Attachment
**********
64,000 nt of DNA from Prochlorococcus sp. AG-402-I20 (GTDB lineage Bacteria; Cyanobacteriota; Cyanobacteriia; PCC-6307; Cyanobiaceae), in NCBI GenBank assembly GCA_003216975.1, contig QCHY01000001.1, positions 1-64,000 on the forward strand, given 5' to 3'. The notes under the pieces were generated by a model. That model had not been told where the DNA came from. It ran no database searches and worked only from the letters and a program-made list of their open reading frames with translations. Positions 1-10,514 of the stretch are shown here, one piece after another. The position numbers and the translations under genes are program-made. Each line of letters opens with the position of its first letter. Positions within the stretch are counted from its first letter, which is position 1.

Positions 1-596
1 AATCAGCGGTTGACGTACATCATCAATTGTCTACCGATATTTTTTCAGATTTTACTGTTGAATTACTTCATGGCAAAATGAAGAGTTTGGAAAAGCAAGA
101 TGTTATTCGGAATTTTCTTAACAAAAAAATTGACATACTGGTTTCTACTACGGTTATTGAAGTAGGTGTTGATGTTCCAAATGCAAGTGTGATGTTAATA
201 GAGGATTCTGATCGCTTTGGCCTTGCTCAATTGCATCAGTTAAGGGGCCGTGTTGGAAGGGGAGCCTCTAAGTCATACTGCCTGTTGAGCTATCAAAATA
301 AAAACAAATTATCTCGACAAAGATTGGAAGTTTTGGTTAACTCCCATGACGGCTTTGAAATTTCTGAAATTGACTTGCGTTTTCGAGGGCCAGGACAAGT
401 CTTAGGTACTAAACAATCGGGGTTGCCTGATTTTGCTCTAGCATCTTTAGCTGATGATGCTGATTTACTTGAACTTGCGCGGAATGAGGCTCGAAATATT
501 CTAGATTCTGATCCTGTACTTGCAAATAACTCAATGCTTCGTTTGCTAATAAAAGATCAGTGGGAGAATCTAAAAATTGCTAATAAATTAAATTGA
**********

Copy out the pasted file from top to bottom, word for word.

64,000 nt of DNA from Prochlorococcus sp. AG-402-I20 (GTDB lineage Bacteria; Cyanobacteriota; Cyanobacteriia; PCC-6307; Cyanobiaceae), in NCBI GenBank assembly GCA_003216975.1, contig QCHY01000001.1, positions 1-64,000 on the forward strand, given 5' to 3'. The notes under the pieces were generated by a model. That model had not been told where the DNA came from. It ran no database searches and worked only from the letters and a program-made list of their open reading frames with translations. Positions 1-10,514 of the stretch are shown here, one piece after another. The position numbers and the translations under genes are program-made. Each line of letters opens with the position of its first letter. Positions within the stretch are counted from its first letter, which is position 1.

Positions 1-596
1 AATCAGCGGTTGACGTACATCATCAATTGTCTACCGATATTTTTTCAGATTTTACTGTTGAATTACTTCATGGCAAAATGAAGAGTTTGGAAAAGCAAGA
101 TGTTATTCGGAATTTTCTTAACAAAAAAATTGACATACTGGTTTCTACTACGGTTATTGAAGTAGGTGTTGATGTTCCAAATGCAAGTGTGATGTTAATA
201 GAGGATTCTGATCGCTTTGGCCTTGCTCAATTGCATCAGTTAAGGGGCCGTGTTGGAAGGGGAGCCTCTAAGTCATACTGCCTGTTGAGCTATCAAAATA
301 AAAACAAATTATCTCGACAAAGATTGGAAGTTTTGGTTAACTCCCATGACGGCTTTGAAATTTCTGAAATTGACTTGCGTTTTCGAGGGCCAGGACAAGT
401 CTTAGGTACTAAACAATCGGGGTTGCCTGATTTTGCTCTAGCATCTTTAGCTGATGATGCTGATTTACTTGAACTTGCGCGGAATGAGGCTCGAAATATT
501 CTAGATTCTGATCCTGTACTTGCAAATAACTCAATGCTTCGTTTGCTAATAAAAGATCAGTGGGAGAATCTAAAAATTGCTAATAAATTAAATTGA